It is almost inconceivable now to explain to audiences in what is now the age of information, the fervent sense of lore and mythology built around the release of The Blair Witch Project in 1999. With all the talk of fake news as of late, a different sense of uncertainty existed regarding how communication transpired during that period. It was a much more naïve speculative time when it came to cinema, which allowed for questions contemplating whether or not something like The Blair Witch Project was a work of non-fiction, to remain unanswered. A feat that seems impossible to replicate now with the overload of knowledge readily available at our fingertips. As such a movie that presents itself in the form that Population Zero presents itself in seems to be tailored for a time that no longer exists.
The impact of Population Zero in many ways hinges itself on the perception you have of what kind of feature exactly you are watching. A perception that is compromised by the mere existence of this or perhaps any review and indeed even the most vague of descriptions that might accompany this film for marketing purposes. The film follows a documentarian that travels to Yellowstone Park to unravel a shocking murder mystery, where a guilty man walked free because of a bizarre legal loophole. In this hybrid micro-budget conspiracy thriller that incorporates elements of crime documentaries such as Making a Murderer and Serial. The lens in which I viewed this film through was very different to what others will view it through, and this will significantly impact your experience of Population Zero. I purposely go into whatever film I watch as blindly and as ignorant as possible, which, as it turns out, is the optimum viewing experience needed to get the most out of this.
I marvelled at how a constitutional loophole could contribute to a self-confessed murderer walking away unreprimanded and watched with great interest as documentarian Julian T. Pinder interviewed the parents of the murder victims, the lawyers involved in the case, as well as friends of murderer Dwayne Nelson. I found Pinder to be irritating, obnoxious and yet a fascinating facet to this story as he places himself in the centre of events like an overzealous documentarian slash detective, editorialising and grasping to find links and patterns in the case that may or may not exist. He often feels like a wannabe Columbo whose brain has become fried after being raised on a diet of too many detective thrillers as a child. As the story progresses he almost becomes a Mark Borchardt or Steve Kudlow type figure who, despite his natural arrogance, becomes somewhat endearing in his earnestness.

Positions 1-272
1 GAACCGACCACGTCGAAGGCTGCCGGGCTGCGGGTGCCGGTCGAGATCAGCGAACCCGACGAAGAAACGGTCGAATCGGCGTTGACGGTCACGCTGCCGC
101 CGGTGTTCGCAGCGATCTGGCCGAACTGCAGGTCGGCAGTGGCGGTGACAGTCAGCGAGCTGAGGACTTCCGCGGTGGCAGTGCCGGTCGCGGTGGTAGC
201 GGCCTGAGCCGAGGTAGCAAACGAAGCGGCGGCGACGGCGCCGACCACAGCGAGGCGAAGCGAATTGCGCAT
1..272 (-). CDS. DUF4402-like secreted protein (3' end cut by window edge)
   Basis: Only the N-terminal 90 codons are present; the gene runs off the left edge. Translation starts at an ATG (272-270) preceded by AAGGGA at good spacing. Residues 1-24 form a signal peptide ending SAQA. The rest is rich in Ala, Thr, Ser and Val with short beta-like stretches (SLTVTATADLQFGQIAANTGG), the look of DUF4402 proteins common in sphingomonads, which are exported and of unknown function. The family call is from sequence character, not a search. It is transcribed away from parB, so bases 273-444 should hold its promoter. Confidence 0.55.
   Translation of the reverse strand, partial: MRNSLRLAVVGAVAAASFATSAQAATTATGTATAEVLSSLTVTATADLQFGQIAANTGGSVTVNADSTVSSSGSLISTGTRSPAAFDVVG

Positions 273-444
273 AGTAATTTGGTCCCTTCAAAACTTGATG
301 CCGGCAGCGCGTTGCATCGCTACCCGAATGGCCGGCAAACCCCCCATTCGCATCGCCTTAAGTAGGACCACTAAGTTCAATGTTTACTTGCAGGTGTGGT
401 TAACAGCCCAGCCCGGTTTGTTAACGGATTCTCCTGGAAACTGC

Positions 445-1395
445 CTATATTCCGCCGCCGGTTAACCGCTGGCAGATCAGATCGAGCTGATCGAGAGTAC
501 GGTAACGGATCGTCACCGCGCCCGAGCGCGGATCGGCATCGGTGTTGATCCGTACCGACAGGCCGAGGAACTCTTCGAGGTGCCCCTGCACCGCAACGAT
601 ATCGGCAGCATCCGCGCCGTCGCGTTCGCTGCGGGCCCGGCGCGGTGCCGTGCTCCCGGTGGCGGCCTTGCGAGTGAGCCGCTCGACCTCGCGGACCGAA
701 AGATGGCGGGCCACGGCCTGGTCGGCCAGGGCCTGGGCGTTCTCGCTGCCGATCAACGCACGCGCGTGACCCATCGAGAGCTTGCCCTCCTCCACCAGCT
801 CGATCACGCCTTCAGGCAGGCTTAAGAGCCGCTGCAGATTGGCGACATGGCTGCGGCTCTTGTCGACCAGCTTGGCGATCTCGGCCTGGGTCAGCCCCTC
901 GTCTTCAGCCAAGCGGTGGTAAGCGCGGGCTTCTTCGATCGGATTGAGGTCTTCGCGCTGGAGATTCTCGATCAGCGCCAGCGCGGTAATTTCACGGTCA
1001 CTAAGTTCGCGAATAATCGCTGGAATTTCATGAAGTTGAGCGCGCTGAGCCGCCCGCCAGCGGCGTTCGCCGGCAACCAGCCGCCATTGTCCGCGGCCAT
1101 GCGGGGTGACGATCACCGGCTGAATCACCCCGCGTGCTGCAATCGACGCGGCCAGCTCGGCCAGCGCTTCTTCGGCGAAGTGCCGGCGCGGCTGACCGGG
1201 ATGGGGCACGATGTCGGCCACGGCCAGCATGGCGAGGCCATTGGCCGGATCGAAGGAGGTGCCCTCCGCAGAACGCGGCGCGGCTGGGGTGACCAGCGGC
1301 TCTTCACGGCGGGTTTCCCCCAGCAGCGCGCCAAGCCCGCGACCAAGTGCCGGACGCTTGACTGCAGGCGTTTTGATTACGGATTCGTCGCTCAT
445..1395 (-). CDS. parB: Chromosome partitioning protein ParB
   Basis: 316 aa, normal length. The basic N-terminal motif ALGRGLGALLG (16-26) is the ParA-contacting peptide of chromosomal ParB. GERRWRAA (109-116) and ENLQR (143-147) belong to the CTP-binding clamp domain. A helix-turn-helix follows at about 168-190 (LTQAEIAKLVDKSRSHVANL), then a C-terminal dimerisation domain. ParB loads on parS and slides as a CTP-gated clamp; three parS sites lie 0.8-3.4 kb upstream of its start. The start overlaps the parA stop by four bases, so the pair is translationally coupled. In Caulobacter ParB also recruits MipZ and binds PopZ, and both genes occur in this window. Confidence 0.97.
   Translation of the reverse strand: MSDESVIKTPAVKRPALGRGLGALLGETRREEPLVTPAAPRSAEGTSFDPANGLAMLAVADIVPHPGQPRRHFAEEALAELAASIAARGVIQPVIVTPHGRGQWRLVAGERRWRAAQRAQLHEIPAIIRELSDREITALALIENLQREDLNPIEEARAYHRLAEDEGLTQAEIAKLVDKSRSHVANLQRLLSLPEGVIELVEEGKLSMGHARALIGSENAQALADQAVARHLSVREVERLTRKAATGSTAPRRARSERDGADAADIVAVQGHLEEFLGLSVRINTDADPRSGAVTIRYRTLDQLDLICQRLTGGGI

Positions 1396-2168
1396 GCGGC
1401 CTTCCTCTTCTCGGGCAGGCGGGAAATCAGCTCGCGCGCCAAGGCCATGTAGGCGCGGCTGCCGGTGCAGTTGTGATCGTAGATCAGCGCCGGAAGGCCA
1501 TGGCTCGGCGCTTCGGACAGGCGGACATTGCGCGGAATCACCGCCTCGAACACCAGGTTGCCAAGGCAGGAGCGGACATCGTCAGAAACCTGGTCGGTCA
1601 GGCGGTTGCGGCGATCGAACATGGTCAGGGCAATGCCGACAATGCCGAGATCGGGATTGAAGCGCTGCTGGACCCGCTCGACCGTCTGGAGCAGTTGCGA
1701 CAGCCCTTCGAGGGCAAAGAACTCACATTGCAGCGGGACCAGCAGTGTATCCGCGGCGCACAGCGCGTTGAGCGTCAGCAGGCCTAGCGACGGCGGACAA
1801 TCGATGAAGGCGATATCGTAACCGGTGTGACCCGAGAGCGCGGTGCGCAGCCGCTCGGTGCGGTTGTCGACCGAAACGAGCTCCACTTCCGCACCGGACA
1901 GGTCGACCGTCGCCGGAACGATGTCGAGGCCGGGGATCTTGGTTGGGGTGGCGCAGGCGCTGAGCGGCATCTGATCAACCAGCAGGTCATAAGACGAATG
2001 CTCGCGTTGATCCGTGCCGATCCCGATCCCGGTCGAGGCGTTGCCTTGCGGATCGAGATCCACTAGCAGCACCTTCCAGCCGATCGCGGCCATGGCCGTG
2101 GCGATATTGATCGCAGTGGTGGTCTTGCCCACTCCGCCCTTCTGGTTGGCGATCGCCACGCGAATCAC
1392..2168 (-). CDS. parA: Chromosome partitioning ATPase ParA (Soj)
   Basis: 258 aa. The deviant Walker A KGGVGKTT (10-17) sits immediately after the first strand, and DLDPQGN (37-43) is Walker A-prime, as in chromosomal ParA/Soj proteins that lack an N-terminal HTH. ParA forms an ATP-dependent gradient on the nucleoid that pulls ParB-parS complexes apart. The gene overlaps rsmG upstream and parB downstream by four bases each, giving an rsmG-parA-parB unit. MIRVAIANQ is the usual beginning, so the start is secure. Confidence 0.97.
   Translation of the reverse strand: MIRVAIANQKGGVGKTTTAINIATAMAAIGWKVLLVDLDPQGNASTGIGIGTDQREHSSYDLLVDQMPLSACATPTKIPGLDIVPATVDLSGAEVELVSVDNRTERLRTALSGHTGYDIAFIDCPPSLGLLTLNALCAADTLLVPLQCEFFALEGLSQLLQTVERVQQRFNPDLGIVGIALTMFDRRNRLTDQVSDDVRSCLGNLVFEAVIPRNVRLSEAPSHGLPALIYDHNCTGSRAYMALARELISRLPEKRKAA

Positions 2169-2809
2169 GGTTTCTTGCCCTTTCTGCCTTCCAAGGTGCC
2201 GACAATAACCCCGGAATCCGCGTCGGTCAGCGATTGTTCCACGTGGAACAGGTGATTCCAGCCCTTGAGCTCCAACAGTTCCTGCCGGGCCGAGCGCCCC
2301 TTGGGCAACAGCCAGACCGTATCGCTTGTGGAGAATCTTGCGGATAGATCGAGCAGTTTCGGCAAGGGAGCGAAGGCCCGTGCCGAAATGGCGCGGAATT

As the narrative moved forward no amount of self-inflicted ignorance regarding the details surrounding Population Zero that I had purposely shielded myself from prior to watching would do me any good. Both to Population Zero’s credit and to its detriment at a certain point in the story its limitations exposed itself to me and I felt slightly cheated and the impact of everything that followed was significantly lessened. The paradoxically nature of enjoying these type of productions to the fullest combined with the vehement beast that is the promotional side of the film industry will make it almost impossible to view Population Zero as it was perhaps intended, as that world simply no longer exists to accommodate such a feat.
Originally published on April 3, 2017 for HeyUGuys.
Director: Julian T. Pinder and Adam Levins
Writer: Jeff Staranchuk
Cast: Julian T. Pinder